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Abstract

Details

Fostering Productivity: Patterns, Determinants and Policy Implications
Type: Book
ISBN: 978-1-84950-840-7

Article
Publication date: 27 September 2011

Jialu Liu

Many countries have experienced, or are experiencing, urbanization. One such example is China. Even though the large‐scale rural‐urban migration seems chaotic on the…

1575

Abstract

Purpose

Many countries have experienced, or are experiencing, urbanization. One such example is China. Even though the large‐scale rural‐urban migration seems chaotic on the surface, there are certain underlying forces driving individual decisions. The purpose of this paper is to provide some understanding of the relationship between human capital, migration, and occupational choices.

Design/methodology/approach

The paper starts with an overlapping generations model. Human capital plays various roles across different occupations – it does not affect the income of farmers, it affects income of workers linearly, and it has increasing returns in rural non‐farm business. The paper then derives income profiles for individuals with heterogeneous human capital, and finds the human capital thresholds of occupations. The paper calibrates the model to China, and simulates the model to answer two questions: how does an improving human capital distribution affect rural wages, quantities of migrants and return migrants? How does a fast‐growing urban wage rate affect rural wages, quantities of migrants and return migrants?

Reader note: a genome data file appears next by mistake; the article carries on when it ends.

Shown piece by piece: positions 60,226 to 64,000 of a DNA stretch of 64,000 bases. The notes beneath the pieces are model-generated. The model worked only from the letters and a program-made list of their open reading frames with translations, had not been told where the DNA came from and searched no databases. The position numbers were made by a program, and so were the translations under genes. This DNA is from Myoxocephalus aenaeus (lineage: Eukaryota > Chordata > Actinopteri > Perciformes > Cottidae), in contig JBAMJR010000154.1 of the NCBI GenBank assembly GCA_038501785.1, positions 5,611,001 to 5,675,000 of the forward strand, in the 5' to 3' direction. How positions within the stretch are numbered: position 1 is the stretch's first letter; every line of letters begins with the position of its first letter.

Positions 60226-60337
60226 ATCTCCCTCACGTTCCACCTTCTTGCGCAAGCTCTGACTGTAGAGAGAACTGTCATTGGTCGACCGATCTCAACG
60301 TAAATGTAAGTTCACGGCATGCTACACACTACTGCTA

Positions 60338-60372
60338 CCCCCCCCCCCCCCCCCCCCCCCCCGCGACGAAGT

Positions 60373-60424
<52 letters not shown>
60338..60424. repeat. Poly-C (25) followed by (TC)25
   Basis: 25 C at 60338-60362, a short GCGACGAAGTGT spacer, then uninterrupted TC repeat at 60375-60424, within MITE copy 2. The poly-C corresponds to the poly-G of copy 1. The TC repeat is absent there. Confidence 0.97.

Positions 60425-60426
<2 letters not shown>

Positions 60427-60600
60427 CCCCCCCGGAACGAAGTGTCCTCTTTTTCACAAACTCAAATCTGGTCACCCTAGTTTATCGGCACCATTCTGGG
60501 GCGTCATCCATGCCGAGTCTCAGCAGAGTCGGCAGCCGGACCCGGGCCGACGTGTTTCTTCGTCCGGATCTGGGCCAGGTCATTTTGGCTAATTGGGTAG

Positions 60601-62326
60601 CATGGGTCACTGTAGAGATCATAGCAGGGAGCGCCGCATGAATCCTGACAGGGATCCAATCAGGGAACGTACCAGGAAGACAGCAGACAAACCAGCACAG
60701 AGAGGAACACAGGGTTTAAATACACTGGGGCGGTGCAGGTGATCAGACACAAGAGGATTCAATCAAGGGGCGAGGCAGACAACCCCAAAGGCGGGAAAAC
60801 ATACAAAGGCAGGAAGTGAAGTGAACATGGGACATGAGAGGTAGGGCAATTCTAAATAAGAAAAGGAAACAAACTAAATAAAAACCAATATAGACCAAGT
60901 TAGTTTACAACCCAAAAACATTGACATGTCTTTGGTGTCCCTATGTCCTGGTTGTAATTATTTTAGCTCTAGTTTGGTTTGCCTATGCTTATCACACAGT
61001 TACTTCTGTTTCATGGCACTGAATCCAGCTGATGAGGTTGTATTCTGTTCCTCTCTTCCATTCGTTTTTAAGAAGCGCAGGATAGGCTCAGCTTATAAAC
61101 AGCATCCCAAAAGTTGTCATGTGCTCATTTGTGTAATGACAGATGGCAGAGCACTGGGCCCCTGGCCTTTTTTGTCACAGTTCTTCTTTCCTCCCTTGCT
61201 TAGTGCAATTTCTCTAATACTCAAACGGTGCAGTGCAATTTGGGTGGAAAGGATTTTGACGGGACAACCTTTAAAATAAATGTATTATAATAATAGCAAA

Findings

First, depending on the initial human capital level, policies aiming to enhance human capital may have different impacts on migration. If the initial human capital level is low, these policies will yield more permanent migrants; on the contrary, if the initial human capital is at a relatively high level, then a shrinking permanent migrant class with a growing entrepreneur class can be expected. This results in an inverted U‐shaped relation between the initial human capital level and the size of the permanent migrant class. Second, even though the non‐farm business of return migrants helps raise rural wages, the income inequality between rural and urban areas is not eliminated and migration is persistent. Third, borrowing constraints limit the size of rural non‐farm businesses and slow down the development of rural industry. The fourth and final point is that, migration costs discourage labor mobility and reduce the quantities of both permanent migrants and entrepreneurs.

Originality/value

This is an original paper on this subject.

Details

Indian Growth and Development Review, vol. 4 no. 2
Type: Research Article
ISSN: 1753-8254

Keywords

Book part
Publication date: 10 November 2014

Matthias Cinyabuguma, William Lord and Christelle Viauroux

This paper addresses revolutionary changes in the education, fertility and market work of U.S. families formed in the 1870s–1920s: Fertility fell from 5.3 to 2.6; the…

Abstract

This paper addresses revolutionary changes in the education, fertility and market work of U.S. families formed in the 1870s–1920s: Fertility fell from 5.3 to 2.6; the graduation rate of their children increased from 7% to 50%; and the fraction of adulthood wives devoted to market-oriented work increased from 7% to 23% (by one measure).